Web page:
There are days when getting out of bed is overwhelming.
There are days when the thought of going out the front door is paralyzing.
There are days when getting out of the house is an itch that can’t be scratched fast enough.
There are days when everyone around you laughs and you join them.
There are days when moving fast isn’t fast enough.
These are the days of my life. I am bi-polar with hypomania. Each person with this defect presents differently. I just happen to function and create on a higher level than others. I can have insanely organized and creative periods and times where being organized is not a priority to me.
Bi-Polar Disorder can be defined as the follow:
Bipolar disorder, also known as manic-depressive illness, is a brain disorder that causes unusual shifts in mood, energy, activity levels, and the ability to carry out day-to-day tasks. Symptoms of bipolar disorder are more severe than the normal ups-and-downs that everyone goes through from time to time. Bipolar disorder symptoms can result in damaged relationships, poor job or school performance, and even suicide. But bipolar disorder can be treated. A combination of professional counseling and medication helps most people live productive and fulfilling lives.
Bipolar symptoms are sometimes not recognized as parts of a larger problem, so it can be years before a person is properly diagnosed and treated. While some experience symptoms during childhood, bipolar disorder often develops in a person’s late teens or early adult years. It has been reported that at least half of all cases start before age 25. Like diabetes or heart disease, bipolar disorder is a long-term illness that must be carefully managed throughout a person’s life.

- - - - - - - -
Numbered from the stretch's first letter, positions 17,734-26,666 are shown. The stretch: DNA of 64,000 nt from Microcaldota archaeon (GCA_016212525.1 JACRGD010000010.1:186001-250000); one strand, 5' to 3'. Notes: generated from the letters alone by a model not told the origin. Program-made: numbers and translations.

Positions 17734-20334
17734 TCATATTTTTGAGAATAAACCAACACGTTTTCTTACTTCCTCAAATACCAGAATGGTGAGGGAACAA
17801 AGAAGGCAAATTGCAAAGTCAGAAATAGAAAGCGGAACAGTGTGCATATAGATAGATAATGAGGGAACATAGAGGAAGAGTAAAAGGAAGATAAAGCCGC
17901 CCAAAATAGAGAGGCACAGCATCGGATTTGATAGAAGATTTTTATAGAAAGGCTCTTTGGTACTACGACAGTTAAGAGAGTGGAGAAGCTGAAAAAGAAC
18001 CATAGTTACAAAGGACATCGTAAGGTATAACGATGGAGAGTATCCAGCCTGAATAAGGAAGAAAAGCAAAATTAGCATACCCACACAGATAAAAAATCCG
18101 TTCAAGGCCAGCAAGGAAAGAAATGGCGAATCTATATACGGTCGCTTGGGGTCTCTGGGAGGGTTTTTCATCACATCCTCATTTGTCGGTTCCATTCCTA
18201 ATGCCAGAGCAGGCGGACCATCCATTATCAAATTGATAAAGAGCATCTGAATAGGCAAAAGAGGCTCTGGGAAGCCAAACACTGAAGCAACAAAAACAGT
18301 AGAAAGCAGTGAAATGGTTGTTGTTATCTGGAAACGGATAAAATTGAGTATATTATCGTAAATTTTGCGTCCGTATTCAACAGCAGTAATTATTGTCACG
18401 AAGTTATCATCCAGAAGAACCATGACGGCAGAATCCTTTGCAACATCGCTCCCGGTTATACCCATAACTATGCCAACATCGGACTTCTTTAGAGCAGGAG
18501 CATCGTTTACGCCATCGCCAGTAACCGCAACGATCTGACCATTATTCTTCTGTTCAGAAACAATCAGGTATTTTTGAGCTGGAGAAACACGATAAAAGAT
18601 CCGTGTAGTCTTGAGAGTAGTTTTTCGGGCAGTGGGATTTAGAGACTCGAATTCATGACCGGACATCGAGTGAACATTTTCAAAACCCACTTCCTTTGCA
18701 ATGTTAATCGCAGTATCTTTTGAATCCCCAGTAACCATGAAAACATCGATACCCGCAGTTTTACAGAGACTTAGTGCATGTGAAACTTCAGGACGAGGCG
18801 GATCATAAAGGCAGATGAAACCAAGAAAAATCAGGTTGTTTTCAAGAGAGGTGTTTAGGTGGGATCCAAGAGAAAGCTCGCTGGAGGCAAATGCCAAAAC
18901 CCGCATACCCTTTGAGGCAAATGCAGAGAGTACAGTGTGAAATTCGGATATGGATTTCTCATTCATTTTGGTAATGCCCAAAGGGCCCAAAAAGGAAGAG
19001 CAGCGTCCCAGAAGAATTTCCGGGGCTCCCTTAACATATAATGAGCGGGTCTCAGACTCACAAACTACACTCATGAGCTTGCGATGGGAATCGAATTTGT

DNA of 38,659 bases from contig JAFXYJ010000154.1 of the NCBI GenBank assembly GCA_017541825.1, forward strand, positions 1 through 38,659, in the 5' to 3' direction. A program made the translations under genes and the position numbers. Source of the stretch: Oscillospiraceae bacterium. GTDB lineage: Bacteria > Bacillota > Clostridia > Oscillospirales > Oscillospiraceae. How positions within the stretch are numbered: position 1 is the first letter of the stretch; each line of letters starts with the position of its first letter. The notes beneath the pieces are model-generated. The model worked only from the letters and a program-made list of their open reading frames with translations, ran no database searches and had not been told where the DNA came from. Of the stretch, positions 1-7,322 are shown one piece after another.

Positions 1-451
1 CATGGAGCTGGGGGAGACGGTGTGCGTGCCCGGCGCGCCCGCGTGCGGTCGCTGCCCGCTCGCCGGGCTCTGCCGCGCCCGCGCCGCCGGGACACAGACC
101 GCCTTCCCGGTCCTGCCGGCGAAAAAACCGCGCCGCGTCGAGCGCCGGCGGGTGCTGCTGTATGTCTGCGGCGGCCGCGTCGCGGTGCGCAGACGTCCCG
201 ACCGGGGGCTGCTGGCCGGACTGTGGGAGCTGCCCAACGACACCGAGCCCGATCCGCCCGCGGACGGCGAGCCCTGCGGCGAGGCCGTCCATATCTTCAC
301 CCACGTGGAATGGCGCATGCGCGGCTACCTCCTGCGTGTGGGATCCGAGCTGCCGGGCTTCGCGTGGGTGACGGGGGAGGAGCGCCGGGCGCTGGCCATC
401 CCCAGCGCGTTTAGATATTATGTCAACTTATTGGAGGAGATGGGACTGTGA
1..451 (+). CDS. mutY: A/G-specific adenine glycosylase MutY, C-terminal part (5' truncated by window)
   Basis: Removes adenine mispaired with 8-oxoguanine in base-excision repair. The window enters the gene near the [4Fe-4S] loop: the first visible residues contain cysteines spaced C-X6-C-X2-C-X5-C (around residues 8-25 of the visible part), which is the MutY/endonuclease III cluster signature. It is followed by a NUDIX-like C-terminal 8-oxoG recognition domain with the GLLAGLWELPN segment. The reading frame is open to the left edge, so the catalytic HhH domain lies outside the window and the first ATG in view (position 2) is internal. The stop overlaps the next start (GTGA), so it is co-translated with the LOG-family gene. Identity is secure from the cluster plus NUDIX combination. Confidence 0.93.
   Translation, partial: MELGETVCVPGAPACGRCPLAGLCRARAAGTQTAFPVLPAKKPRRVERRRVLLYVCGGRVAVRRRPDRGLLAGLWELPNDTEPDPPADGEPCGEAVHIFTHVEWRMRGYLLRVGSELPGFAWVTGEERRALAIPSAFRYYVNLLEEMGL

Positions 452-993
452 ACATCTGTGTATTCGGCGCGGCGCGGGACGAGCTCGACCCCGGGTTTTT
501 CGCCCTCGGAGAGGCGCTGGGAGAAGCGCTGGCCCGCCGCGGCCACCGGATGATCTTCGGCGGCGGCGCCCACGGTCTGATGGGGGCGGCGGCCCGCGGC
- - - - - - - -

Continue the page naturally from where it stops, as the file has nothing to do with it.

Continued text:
Bipolar mood changes are called episodes, and people usually shift from manic to depressive episodes.
For many generations the word bi-polar has been taboo. Telling people that you have depression or anxiety or a mental health diagnosis was social disaster. Many patients have been told not to tell anyone for fear of being denied jobs, being considered a social outcast. It can be intimidating to tell people about your illness. You fret and worry about whether or not you will have friends left. You worry about keeping your job, getting a new job. You worry about being shunned by friends and loved ones because you are “unstable”. Due to the stigma many with mental health illnesses will forgo treatment and self-medicate with illegal drugs, alcohol, food or other reckless behaviors. These things can seem to help for some time but are not directly treating the illness especially bi-polar disorder.
Facts v. Fiction of Mental Illness BringChange2mind.org
FICTION: People living with a mental illness are often violent.
FACT: Actually, the vast majority of people living with mental health conditions are no more violent than anyone else. People with mental illness are much more likely to be the victims of crime.
FICTION: Mental illness is a sign of weakness.
FACT: A mental illness is not caused by personal weakness — nor can it be cured by positive thinking or willpower — proper treatment is needed.
FICTION: Only military personnel who have been in combat can be diagnosed with PTSD.